Using the identities:
We can obtain in cylindrical coordinates
And in spherical:
We can obtain in cylindrical coordinates
And in spherical:
This equation is derived as follows:
Consider a small square of size δ, shown on
the figure. Its heat capacitance is δ2·q, where
q is the heat capacitance per unit area. The
heat flow inside this square is the difference
of the flows through its four walls. The heat
flow through each wall is:
Here δ is the size of the square, µ is the heat conductivity
of the body and is the temperature
gradient. The change of the temperature
of the body is the total thermal flow
divided by its heat capacitance:
the last expression is actually the definition of the second derivative, therefore:
The derivation of this equation is somewhat similar to the heat equation: we consider a small piece of the string; the force acting on this piece is ; it causes the acceleration of the piece which is .
3. The Schrödinger equation. This equation defines the wave function of the particle in the static field, and used, for example to calculate the electron orbits of the atoms.
Consider again the Heat Equation:
Let u=XT, where X(x) and T(t); then
In the last equation the left part is function of t, while the right part is the function of x. Therefore, this equation can only be valid if both parts are constant, say –λ2. Then:
We have chosen a negative constant in order to obtain a bounded solution.
Thus, the bounded solution of (12) is a linear combination of the functions from the parametric family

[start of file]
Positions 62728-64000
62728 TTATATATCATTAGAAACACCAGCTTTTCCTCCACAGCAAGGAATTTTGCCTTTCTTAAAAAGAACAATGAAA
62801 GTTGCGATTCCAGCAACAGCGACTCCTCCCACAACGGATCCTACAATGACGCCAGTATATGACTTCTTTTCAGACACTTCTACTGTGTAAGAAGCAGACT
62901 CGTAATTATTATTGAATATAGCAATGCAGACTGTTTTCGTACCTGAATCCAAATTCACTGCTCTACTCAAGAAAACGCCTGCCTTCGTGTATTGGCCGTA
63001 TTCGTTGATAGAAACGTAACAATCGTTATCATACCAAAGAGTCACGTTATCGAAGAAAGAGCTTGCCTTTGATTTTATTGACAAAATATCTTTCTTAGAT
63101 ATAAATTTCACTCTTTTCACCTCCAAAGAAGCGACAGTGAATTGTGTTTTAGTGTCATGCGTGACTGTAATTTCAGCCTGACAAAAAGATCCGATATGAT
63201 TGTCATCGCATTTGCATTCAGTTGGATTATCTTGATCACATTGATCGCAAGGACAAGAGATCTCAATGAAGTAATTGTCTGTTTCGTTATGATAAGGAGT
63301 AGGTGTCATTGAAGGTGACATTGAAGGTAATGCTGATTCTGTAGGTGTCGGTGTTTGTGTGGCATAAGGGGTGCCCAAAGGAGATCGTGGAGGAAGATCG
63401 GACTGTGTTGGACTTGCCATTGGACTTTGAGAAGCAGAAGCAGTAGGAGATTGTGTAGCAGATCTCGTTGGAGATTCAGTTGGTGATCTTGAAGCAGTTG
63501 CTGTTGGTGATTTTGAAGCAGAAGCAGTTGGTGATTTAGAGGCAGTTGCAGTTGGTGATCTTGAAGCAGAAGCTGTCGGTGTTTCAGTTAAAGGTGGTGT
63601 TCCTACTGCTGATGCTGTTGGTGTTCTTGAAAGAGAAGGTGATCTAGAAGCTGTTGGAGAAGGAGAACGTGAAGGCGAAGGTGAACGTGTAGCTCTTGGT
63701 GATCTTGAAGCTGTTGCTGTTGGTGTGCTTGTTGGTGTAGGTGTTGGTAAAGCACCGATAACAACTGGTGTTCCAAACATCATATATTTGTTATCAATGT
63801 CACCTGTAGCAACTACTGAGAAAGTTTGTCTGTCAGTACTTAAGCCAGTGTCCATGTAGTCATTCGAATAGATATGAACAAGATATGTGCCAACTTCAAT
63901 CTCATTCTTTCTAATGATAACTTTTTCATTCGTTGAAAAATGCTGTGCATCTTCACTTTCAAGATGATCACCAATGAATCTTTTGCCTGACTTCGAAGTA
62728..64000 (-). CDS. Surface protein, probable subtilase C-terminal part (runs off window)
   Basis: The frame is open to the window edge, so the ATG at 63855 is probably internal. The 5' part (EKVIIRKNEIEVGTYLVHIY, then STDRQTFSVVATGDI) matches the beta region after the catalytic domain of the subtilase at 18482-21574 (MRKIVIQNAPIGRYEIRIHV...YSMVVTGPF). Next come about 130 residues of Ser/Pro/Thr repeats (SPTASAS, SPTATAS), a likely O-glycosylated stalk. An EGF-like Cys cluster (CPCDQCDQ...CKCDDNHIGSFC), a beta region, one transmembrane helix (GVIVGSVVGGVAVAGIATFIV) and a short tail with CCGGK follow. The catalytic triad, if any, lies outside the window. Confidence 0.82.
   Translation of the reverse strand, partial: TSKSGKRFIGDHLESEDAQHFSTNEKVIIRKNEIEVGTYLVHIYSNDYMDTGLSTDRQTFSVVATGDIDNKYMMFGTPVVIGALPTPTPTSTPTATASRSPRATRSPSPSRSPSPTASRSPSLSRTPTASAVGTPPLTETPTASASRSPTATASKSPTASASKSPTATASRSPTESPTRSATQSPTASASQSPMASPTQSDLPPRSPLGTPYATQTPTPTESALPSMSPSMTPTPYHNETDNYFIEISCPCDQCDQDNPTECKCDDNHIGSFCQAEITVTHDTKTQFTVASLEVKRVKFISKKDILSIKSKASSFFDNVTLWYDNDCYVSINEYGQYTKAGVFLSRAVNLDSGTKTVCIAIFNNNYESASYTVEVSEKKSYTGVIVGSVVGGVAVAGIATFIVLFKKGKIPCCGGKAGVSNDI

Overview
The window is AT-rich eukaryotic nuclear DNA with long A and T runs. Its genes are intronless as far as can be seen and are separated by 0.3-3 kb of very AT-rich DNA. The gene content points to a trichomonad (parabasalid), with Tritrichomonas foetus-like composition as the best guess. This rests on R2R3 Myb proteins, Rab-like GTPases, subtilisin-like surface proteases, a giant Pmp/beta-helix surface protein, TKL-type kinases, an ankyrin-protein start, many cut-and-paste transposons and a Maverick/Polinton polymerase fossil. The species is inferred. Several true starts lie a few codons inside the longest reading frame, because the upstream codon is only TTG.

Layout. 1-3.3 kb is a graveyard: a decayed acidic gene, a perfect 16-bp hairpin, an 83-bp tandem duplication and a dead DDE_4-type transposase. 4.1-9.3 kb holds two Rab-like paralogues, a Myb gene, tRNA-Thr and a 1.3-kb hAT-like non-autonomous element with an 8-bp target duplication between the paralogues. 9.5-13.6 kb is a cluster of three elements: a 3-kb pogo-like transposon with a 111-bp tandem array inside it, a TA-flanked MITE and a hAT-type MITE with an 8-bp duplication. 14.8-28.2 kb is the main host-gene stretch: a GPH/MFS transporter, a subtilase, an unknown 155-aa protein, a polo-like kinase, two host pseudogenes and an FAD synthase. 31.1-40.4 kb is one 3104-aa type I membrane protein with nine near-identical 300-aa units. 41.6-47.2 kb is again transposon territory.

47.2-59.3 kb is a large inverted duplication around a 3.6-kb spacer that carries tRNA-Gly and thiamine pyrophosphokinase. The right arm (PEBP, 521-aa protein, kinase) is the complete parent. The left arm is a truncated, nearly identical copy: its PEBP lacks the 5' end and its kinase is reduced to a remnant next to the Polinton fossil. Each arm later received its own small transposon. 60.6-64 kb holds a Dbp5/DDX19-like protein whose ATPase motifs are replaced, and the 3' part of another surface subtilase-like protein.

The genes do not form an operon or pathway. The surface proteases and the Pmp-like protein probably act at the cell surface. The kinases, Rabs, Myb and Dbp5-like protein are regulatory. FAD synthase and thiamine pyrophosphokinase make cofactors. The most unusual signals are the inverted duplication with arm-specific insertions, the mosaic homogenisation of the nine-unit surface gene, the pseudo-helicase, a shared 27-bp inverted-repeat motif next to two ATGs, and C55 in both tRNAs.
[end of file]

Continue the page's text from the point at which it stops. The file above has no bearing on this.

the solution ax+b corresponds to λ=0.
The specific solution of equation (12) with initial conditions f(0,x) and f(t,x1) f(t,x2) is found via decomposition of f(0,x) in the basis (13), satisfying f(t,x1) f(t,x2).
Boundary and initial conditions restrict the family of these functions:
The limitation of the domain to [-a,a] restricts the functions from a parametric family to a countable set of 2a periodic functions:
The symmetry (odd or even) of the initial conditions further restricts the basis to sin(..) or cos(..).
Similarly, the Dirichlet (constant value) or Neuman (zero derivative) boundary conditions restrict the basis to the functions, satisfying the conditions.
The solution consists of functions:
The condition u(0,t)=u(3,t)=0 is fulfilled by
We need only n=12, 24 and 30 in order to fit f(x,0). The solution is
The vibrating string equation
Can be solved in the way similar to solution of the heat equation. Substituting
into (14), we obtain
The taut string equation is fixed at points x=-1 and x=1; f(-1,t)=f(1,t)=0; Its equation of motion is
Initially it is pulled at the middle, so that
Find out the motion of the string.
The solution of (19) is comprised of the functions, obtaining zero values at x=-1 and x=1:
Moreover, since the initial condition
is symmetric, only the cos(…x) remains in the solution.
The coefficients bn in (20) are zeros, since
Therefore, the solution has the form